Florida Frontiers “Cracker Christmas at Fort Christmas”

  • Fort Christmas was constructed in 1837 during the Second Seminole Indian War. This replica was built in 1977
  • Fort Christmas Historic Park has several pioneer Cracker houses from the late 1800s and early 1900s, including the Yates family home

Christmas 1837 was not particularly festive for a group of U.S. Army soldiers marching through what is now east Orange County. Instead of celebrating with their families, the soldiers built a fort on the St. Johns River.

A replica of Fort Christmas is located in the rural community of Christmas, about ten miles west of Titusville.

Even before Florida became a Territory of the United States in 1821, the government had shown interest in acquiring the land from Spain. The fact that runaway slaves sought refuge among the Seminole Indians provided an excuse for the U.S. to invade Spanish controlled Florida.

Beginning in the 1700s, the Seminoles, an offshoot of the Creek Indians, fled colonial expansion to the north, settling in Florida. As pioneer settlers began moving into the Florida Territory, their presence created conflicts with the Seminole Indians who were already here.

The Seminole Indian Wars were a series of three prolonged conflicts. The most important of these was the Second Seminole Indian War, which lasted from 1835 to 1842.

Many Florida towns grew around forts that were constructed during the Second Seminole Indian War. For example, Orlando was built around Fort Gatlin, Sanford around Fort Mellon, and Tampa around Fort Brooke.

Some Florida cities retain their Seminole War fort names, including Fort Pierce, Fort Lauderdale, and Fort Myers.

The U.S. Army plan was to build a series of forts in Florida, about a day’s walk apart, so the soldiers could march from one to another during the day, and have someplace safe to stay at night and store their provisions.

“They were on a winter campaign in December of 1837,” says Vickie Prewett, Recreation Specialist at Fort Christmas Historic Park. “They arrived at a place about a mile north of here on December 25th and started building a fort. They named it Fort Christmas because they started it on Christmas Day.”

Fort Christmas is a typical Seminole Indian War fort, made of tall pine pickets. The fort is 80 linear square feet, with two block houses that are 20 square feet each, with a storehouse and a powder magazine within the walls of the fort.

The replica of Fort Christmas serves as a museum with exhibits focusing on the Second Seminole War and pioneer life in Florida.

Fort Christmas Historic Park also includes two cow camps, the Union Christmas School, and several historic Cracker houses that were relocated to the property from their original locations.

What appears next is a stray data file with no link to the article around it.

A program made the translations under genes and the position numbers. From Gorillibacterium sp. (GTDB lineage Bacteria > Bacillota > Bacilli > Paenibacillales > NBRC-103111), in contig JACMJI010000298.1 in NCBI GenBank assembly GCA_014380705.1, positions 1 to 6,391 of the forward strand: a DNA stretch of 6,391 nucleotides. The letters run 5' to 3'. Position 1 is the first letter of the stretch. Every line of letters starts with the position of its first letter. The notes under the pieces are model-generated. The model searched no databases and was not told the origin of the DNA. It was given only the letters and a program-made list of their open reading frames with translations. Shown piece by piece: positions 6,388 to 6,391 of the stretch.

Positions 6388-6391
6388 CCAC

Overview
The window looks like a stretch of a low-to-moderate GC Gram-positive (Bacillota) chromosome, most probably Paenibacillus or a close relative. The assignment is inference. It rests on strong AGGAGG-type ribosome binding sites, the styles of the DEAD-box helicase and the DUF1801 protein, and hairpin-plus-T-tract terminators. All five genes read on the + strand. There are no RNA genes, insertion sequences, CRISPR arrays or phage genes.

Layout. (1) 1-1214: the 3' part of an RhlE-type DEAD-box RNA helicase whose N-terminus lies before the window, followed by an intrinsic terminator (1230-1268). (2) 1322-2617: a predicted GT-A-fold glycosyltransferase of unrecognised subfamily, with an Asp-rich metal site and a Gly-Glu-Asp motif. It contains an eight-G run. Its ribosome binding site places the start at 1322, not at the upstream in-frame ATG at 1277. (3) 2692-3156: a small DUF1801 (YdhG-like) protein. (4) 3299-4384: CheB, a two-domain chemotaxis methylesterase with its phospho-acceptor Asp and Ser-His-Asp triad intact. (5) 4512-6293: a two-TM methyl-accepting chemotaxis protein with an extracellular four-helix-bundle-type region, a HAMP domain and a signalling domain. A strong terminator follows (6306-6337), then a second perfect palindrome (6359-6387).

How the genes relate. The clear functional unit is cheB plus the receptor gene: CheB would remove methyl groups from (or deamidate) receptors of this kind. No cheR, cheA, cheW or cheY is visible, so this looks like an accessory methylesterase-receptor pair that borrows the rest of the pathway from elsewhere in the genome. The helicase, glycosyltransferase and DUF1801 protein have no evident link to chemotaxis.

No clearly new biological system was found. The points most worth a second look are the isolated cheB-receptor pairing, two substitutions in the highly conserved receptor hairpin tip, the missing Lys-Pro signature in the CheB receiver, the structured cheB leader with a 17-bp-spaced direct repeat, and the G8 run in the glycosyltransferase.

“We try to make the homes look like someone was living there and had just stepped out for the day,” says Prewett. “We’ve got a textile exhibit, a post office exhibit, a cattle ranching exhibit, and a hunting, fishing, and trapping exhibit.”

The Cracker houses on display belonged to families with familiar names from Florida’s pioneer days, such as Simmons, Wheeler, Bass, and Yates.

“You see these names repeated in rural communities all throughout the state of Florida,” Prewett says.

Several groups of students visit Fort Christmas Historic Park each week to experience a variety of educational programs.

“My favorite program is Children’s Chores,” says Recreation Specialist Joseph Adams, “where they make and taste butter, wash clothes, snap beans, feed the chickens, and pump water. A lot of the students have chores, but the idea of the kind of chores and daily activities children had to do in the past is quite fascinating to them and very different.”

Fort Christmas Historic Park hosts a Bluegrass Music Festival in March, but their largest annual event is Cracker Christmas, held the first full weekend in December.

“We have about 150 to 175 crafters, people who make hand-made crafts to sell,” says Adams. “We have demonstrations of pioneer skills. The syrup making is a big thing people come back for every year. Soap making, wood carving, weaving, spinning, blacksmithing, we do about 50 to 60 different demonstrations. We also have a Confederate camp.”

Local not-for-profit organizations provide food for Cracker Christmas, including barbeque, ‘gator bites, and beef on a stick.

The U.S. government’s aggressive attempts to remove the Seminole tribe from Florida ultimately failed. Fort Christmas Historic Park is a living reminder of a difficult transitional period in Florida history.

What: 37th Annual Cracker Christmas
When: Saturday, December 6 and Sunday, December 7, 10:00 am to 4:00 pm
Where: Fort Christmas Historic Park, 1300 Fort Christmas Road, off of SR 50

Dr. Ben Brotemarkle is executive director of the Florida Historical Society and host of the radio program “Florida Frontiers,” broadcast locally on 90.7 WMFE Thursday evenings at 6:30 and Sunday afternoons at 4:00, and on 89.5 WFIT Sunday mornings at 7:00. The show can be heard online at myfloridahistory.org.


Relevant Date: 

02 Dec 2014

Article Number: 


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